How did the Burgschule (Castle School) get its name, although there is no castle anywhere in sight? This question was raised by landscape architect Verena Dörhöfer when she was awarded the planning contract for the redesign of the...
New approaches in the design and use of exercise-friendly schoolyards
BSW is the leading manufacturer of sports and play surfaces for indoor and outdoor use. In cooperation with well-known civil engineering and landscape architects, the company has equipped imaginative and innovative facilities with its floorings. Based on this, in an interview with Sport + Leisure Facilities, marketing manager Albrecht Rieger makes a case for new approaches in the design and use of school yards, playgrounds and sports facilities.
S+L: Mr Rieger, in your opinion, most school playgrounds are not attractive. Why do you take this view?
Albrecht Rieger: Initially, attractiveness means power of attraction and I do not consider an empty, sad facility to have power of attraction. In my opinion, asphalt, concrete and paving stones are totally out of place in school playgrounds as they bring to mind the architecture of city suburbs which become social hotspots.
S+L: How do you believe that the attraction which you are calling should be created?
A.R.: Through readiness to renew and improve. The composer John Cage once said: "I can't understand why people are frightened of new ideas. I am frightened of old ones." When I look at some leisure-time facilities or school yards I often really do feel frightened. Fences, rules and regulations, floodlights, no or only old equipment and scruffy asphalt areas bring to mind a kind of prison camp but not really places where people like to spend their time.
S+L: But how can this readiness be converted into action?
A.R.: There are many positive examples among the masses, but still not enough. What characterises the kind of playground I am talking about? A synthesis of different focus uses, high-quality design – aesthetic landscape architectural components and the architecture of urban space – a focus on certain defined age groups and on educational goals and leisure-time benefits for children and youngsters. This has all been known for several years, but is not implemented everywhere.
S+L: What do you mean with a synthesis of different focus uses?
A.R.: There are many ways to make use of a school playground. For this reason, planners and operators should consciously decide on the focus points most important to them. The children themselves should also be asked. Is the main objective sport and play activities, should it be a meeting point and social area for the schoolchildren, is it intended for teaching or is it just a place which nobody can really make special use of? What a school playground shouldn't be is a car park or the size of an ice-cream kiosk.
S+L: What do you suggest to change this?
A.R.: In many cases school playgrounds are built in the same way. Often, the playground is simply an asphalt area with a couple of playing field markings, now and again a basketball hoop or a table tennis table. In my opinion, asphalt and paving stones should be reserved for access ways for delivery men and ambulances. These materials were originally used where a solid substrate was needed. Today, there are many kinds of solid substrate with a variety of function which can provide added value to the playground: Design and appearance, floor games, sports areas, fall protection, seating accommodation and noise damping. BSW has developed many flooring systems which can be installed without problem on top of old substrates which saves having to remove them – price advantages included. There are also playgrounds designed so that our flooring systems themselves are an attraction for the children. If the possibility of a good flooring system is incorporated into a general architectural-educational concept, a playground can be created which lives up to its name, at an acceptable cost and which will become a valuable meeting and exercise area even outside of school hours.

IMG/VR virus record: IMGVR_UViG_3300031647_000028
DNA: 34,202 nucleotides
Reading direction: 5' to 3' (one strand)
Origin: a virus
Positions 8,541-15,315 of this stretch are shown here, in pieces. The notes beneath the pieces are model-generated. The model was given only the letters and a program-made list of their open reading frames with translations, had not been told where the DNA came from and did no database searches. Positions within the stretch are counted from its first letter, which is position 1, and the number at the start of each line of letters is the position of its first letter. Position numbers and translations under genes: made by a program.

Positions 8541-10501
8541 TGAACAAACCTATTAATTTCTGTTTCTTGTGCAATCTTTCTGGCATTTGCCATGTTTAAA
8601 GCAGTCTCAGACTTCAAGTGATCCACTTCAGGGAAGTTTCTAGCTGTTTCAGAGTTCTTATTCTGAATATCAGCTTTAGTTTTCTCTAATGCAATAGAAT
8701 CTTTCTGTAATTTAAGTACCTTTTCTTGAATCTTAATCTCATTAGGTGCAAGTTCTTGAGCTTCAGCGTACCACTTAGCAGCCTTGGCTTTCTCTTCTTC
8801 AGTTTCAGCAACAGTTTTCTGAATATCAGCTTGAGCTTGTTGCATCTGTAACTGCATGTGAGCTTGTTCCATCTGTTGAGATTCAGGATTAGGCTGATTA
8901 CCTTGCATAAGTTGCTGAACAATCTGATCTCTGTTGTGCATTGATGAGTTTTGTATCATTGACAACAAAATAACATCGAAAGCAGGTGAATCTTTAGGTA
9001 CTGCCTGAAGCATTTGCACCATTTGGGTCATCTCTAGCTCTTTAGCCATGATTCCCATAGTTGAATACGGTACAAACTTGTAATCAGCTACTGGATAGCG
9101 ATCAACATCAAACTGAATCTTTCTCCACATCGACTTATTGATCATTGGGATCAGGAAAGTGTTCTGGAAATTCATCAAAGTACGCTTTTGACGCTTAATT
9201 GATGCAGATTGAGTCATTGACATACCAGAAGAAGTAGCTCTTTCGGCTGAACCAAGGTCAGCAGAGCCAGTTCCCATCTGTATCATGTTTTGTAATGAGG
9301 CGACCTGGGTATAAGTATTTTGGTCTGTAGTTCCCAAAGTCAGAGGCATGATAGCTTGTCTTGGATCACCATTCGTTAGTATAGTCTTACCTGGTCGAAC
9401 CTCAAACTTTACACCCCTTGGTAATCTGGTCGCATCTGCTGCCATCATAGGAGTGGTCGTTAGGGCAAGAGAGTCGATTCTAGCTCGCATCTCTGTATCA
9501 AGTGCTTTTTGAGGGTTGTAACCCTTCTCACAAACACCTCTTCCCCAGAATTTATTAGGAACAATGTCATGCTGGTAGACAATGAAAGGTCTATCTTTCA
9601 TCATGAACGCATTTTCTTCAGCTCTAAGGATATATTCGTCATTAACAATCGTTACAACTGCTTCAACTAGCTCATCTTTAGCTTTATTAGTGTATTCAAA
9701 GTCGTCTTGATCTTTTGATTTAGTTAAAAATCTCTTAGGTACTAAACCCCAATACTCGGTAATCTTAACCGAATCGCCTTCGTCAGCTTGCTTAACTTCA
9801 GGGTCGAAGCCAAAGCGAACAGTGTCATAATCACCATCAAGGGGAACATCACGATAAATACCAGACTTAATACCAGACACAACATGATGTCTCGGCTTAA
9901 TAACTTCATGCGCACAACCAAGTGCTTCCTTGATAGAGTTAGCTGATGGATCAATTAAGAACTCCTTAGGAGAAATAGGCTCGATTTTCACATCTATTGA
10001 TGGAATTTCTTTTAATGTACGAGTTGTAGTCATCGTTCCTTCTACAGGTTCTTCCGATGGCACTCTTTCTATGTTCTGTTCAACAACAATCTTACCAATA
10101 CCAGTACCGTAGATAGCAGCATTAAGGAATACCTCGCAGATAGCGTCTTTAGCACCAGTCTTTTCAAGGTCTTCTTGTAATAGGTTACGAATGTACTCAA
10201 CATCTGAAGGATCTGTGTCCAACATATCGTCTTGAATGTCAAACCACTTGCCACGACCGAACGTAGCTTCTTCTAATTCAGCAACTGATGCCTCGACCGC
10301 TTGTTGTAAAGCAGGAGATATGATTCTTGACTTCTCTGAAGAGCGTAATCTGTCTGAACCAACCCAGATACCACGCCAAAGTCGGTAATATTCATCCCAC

S+L: You refer to including components from landscape architecture and public places. What do you mean exactly by this?
A.R.: New playground design should not be the only new thing finding its way into playgrounds. Teenagers have special needs which differentiate them not only from younger children, but also from adults. Sports areas alone are not enough. Meeting places to chill out should be provided just as much as opportunities for learning outside the classroom or for improvised exercise and skill-based games. Meeting places which are similar to public places promote practice of adult behaviour patterns.
S+L: How do you introduce these ideas into the design of your products?
A.R.: A brightly coloured floor would definitely be unwelcome here. Colours can be adjusted, however, to suit the target age group without foregoing the safety aspect. The youngsters do not even need to be aware of it. We can install solid floors which are impact absorbent and quiet but which are difficult to tell apart from asphalt in appearance; or which blend inconspicuously into a green environment similar to a park. Our flooring systems for school playgrounds are characterised by three aspects: Cost-saving installation, orientation on certain age-groups and the variety of possible uses. A pure playground surface is only one focus application among many. We are currently developing a new generation of this kind of flooring and will show various aspects of these at the Galabau trade fair this autumn.
Interview by Tobias Thierjung